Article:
Climate change is aggravating the spread of infectious diseases

By - Integrated Care Journal

Climate change is aggravating the spread of infectious diseases

ICJ Editor Francesco Tamilia spoke with several infectious diseases experts to understand how climate change impacts the transmission of infectious diseases and what can be done to minimise and mitigate their impact on people’s health.

“When doctors transferred me to another room, alongside patients in a terminal condition, that’s when I accepted I was going to die. I could see the fear in the faces of the people around me, doctors just kept doing more and more tests on me. I remembered thinking: ‘I am only 17, am I dying? ’”

When Ana first became sick with a high fever, she did not give it too much importance, it was nothing new to her. Then, her temperature rose higher and higher, she became weaker and did not have enough energy to eat or walk.

“I remember trying to walk to the kitchen when I suddenly fainted. That was the moment my mother realised that there was something wrong with me,” Ana recalls.

From the moment she was brought to the hospital, doctors realised she needed treatment. However, due to her young age, doctors were initially not sure what was causing the deterioration of her health.

Ana regained consciousness but her platelets were plummeting at an alarming rate – so fast that she was transferred to a secure room to avoid possible in-site infections that could turn out to be fatal for her while she was is such fragile state. After an initial wrong diagnosis of leptospirosis, doctors identified her illness as the mosquito-borne viral disease dengue.

Climate change and infectious diseases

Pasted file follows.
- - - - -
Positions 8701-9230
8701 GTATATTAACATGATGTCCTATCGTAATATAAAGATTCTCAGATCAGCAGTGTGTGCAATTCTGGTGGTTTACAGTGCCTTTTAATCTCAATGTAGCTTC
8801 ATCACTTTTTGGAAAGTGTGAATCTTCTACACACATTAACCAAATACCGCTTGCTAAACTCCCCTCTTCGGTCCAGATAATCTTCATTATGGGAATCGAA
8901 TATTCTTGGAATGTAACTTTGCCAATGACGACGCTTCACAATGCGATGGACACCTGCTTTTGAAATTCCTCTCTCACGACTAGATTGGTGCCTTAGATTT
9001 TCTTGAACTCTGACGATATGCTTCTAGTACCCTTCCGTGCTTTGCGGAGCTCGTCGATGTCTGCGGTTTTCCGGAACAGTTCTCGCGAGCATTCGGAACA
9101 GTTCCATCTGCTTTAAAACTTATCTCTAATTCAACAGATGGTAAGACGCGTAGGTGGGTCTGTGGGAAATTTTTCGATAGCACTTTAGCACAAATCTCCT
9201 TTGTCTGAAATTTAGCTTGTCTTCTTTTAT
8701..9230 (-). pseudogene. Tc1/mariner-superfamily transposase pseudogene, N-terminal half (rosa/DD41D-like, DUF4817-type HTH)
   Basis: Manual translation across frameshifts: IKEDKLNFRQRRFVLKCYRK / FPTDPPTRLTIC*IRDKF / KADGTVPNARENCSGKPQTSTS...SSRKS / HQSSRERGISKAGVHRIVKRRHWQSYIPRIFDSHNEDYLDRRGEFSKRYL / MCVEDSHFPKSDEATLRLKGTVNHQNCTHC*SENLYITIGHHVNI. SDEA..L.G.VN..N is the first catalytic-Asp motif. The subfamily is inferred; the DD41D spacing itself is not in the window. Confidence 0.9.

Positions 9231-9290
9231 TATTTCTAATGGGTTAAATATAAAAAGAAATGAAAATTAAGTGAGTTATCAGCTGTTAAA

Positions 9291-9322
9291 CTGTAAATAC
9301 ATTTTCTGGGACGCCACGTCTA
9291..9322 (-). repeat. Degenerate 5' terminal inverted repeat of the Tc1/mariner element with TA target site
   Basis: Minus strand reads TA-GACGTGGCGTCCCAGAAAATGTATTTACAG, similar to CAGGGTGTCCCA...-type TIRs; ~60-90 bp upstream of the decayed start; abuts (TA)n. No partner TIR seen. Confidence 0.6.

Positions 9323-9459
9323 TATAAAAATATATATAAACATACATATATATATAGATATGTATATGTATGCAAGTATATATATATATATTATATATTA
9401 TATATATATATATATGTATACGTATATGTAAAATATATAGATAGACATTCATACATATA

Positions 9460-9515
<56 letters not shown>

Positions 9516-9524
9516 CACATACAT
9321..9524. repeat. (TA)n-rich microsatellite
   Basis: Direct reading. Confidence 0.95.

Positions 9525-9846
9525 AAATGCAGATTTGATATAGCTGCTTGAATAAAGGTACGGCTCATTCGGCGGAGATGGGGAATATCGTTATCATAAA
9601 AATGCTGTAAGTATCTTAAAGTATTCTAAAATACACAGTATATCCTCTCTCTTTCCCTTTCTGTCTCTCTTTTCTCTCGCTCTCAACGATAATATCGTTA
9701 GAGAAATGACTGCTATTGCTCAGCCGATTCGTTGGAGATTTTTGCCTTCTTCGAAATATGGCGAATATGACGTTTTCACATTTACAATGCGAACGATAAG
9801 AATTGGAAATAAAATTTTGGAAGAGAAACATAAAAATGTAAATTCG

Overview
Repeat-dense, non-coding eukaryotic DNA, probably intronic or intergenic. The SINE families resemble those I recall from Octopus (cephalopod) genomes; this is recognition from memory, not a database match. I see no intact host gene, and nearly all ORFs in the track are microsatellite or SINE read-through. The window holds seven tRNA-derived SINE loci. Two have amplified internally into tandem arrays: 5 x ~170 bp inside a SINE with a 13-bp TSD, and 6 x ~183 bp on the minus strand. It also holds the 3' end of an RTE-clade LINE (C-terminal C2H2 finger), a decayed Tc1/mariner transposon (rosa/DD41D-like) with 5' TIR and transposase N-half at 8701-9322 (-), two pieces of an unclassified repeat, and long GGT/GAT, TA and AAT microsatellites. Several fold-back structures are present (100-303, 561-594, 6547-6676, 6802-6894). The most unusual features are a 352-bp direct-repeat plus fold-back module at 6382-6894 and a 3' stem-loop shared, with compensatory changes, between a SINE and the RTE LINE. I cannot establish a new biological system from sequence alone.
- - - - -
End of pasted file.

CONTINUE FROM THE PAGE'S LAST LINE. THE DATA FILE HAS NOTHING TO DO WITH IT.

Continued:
Dengue is just one of the many infectious diseases that have proliferated in recent years due to climate change. Several recent studies have shown how a changing climate is aggravating the negative health impacts of several infectious diseases by broadening the range of vectors that spread them.

The Lancet Countdown 2020 annual report found that “changing climatic conditions are increasingly suitable for the transmission of numerous infectious diseases”. The report revealed that the global climate suitability for the transmission of dengue increased significantly between 1950 and 2018.

According to the World Health Organization (WHO), there are an estimated 100-400 million dengue infections each year and about half of the world's population is now at risk. The 2020 UN report Preventing the next pandemic, has also defined climate change as a “major factor” in disease emergence, arguing that “the survival, reproduction, abundance and distribution of pathogens, vectors and hosts can be influenced by climatic parameters affected by climate change. ”


The situation in continental Europe is no exception to the increasing suitability of infectious diseases. Various infectious disease outbreaks have been reported in different countries including an outbreak of chikungunya fever in Italy in 2007, West Nile fever in Greece and Romania in 2010, and the first local transmission of dengue fever in France and Croatia in 2010. In 2019, the European Centre for Disease Prevention and Control (ECDC), which now ranks climate among the biggest drivers of infectious disease, reported a total of 4,363 cases of dengue in the EU/EEA.

In 2012, Jan Semenza, Head of the Health Determinants Programme at ECDC, worked on a paper trying to assess which infectious diseases are impacted by climate change.

The results indicated that some infectious diseases are strongly associated with climate. Jan tells Integrated Care journal that: “Once we found links between certain infectious diseases and climate change, we then established a risk assessment which gave us a feeling for which diseases are of concern if they're associated with climate change and if the impact on society is significant. The diseases that we identified to be at elevated risk were Lyme borreliosis, dengue fever, tick-borne encephalitis, Rift Valley fever, chikungunya fever, Vibrio and leishmaniasis."


Aedes albopictus, also known as the Asian tiger mosquito, can transmit dengue, chikungunya and Zika. The world’s most invasive mosquito, it became established in Italy in 1990 and subsequentlyspread to several other EU and neighbouring countries.